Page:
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UVI Receives $300K Grant to Strengthen Science and Math Education

The University of the Virgin Islands has received a $300,000 grant from the National Science Foundation (NSF) to strengthen kindergarten through 12th grade science and mathematics education in the territory. The two-year Math Science Partnership-Start (MSP-Start) planning grant is a partnership between UVI, the VI Department of Education (VIDE) and the VI Experimental Program to Stimulate Competitive Research (VI-EPSCoR).

Other community stakeholders, including teachers, school administrators, teacher training faculty and scientists will work together to better understand what Virgin Islands students need during their K-12 education to enable them to perform better in higher education and in the workforce. The grant award goes into effect on Oct. 1.

"The Math Science Partnership-Start Grant, from the National Science Foundation, has presented the University and the Department of Education another opportunity to celebrate the advantages and the power of partnerships and collaboration," said UVI President Dr. LaVerne E. Ragster. "Working together and involving the VI community, UVI, VI-EPSCoR and the Department of Education will develop a strong plan to strengthen K-12 math and science education in the territory," she said.

President Ragster has pledged the University's support. "This is a very important partnership and initiative, one that has the commitment of the University and the hopes of all partners for the positive impact it can have on the future of the territory," she said.

"The Department of Education is excited about this grant and the opportunity that it provides for improving math and science education in the Virgin Islands," said Department of Education Commissioner Dr. La Verne Terry. "We look forward to strengthening and advancing our partnerships with UVI, VI-EPSCoR and the entire VI community."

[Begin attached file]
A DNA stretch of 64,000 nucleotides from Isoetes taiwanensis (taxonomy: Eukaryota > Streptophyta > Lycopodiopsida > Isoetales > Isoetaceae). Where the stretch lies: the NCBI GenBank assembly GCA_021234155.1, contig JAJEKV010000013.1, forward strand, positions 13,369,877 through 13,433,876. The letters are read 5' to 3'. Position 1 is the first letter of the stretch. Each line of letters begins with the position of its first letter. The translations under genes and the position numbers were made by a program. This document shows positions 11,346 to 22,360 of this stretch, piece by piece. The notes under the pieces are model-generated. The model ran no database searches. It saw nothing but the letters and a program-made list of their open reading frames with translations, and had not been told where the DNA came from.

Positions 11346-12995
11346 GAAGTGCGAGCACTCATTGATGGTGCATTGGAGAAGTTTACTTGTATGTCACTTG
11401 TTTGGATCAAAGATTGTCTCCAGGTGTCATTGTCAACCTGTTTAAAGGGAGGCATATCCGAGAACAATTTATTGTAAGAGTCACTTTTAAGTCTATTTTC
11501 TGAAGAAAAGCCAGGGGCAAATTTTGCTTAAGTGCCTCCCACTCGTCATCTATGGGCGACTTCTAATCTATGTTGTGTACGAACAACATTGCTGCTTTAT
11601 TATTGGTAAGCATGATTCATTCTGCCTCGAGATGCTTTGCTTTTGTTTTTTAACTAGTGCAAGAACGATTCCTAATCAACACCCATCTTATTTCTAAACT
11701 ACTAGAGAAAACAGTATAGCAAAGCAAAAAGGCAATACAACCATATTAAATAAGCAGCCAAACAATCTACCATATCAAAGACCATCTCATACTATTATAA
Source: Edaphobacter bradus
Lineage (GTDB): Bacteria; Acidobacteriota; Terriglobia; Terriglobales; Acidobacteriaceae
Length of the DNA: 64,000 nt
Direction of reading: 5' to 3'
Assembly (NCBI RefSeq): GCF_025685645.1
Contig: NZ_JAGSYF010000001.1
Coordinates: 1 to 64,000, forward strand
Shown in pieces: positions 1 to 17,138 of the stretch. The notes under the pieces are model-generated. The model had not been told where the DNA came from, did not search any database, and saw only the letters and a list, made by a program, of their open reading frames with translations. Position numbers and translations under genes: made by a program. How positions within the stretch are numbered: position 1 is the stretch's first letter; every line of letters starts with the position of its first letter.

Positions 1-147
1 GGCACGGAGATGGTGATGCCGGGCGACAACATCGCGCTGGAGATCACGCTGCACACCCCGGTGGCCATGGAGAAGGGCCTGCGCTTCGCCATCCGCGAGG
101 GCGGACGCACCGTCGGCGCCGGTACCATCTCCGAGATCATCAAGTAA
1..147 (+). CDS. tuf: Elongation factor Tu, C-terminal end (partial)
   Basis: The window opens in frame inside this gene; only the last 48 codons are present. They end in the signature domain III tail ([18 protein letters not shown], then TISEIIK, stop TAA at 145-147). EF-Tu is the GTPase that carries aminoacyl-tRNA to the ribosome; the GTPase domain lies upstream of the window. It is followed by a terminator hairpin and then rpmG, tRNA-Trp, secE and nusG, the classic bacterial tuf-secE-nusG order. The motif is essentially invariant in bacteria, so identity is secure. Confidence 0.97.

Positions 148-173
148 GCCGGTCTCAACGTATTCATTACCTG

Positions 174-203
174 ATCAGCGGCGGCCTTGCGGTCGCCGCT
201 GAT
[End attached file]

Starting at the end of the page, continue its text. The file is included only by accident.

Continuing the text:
Dr. Meri Whitaker, director of VI-EPSCoR, explained that to meet the objectives of the grant proposal a comprehensive evaluation will be made of science and mathematics education from kindergarten through 12th grade in the territory. "The idea is to take a broad look at what's going on in the territory in science and mathematics education, then to come in and say 'here are some priority areas where we would like to really make a difference,'" Dr. Whitaker said. Stakeholders will ask the question, "How can we improve what we are doing to make sure that our teachers, all the way from kindergarten through the end of high school, are much better strengthened than they are to provide a strong education," she said.

The program's goal is to develop a long-term plan to strengthen K-12 science, technology, engineering and mathematics education, and increase students' preparedness for higher education and the workforce by means of a productive and sustained partnership among key stakeholders.

"The outcome of the grant will be a plan describing how we will improve the numbers and academic strength of students in VI schools in the areas of mathematics and the sciences," Dr. Ragster said. It will ensure that VI students have many educational and career options involving science and or mathematics because they are better prepared in the areas and are more aware of the possibilities open to them, she added. Dr. Whitaker said meeting the grant proposal's objectives will also better qualify the territory to pursue larger NSF grants.

The project team includes principal investigator Dr. Jennifer Spillman of UVI's Science and Mathematics Division, co-principal investigator Ludence Romney of the VIDE St. Thomas/St. John District, co-principal investigator Dr. Paul Abney of UVI's Education Division and co-principal investigator Dr. Michelle Peterson of UVI's Science and Mathematics Division.

For more information call Dr. Jennifer Spillman at 692-4028.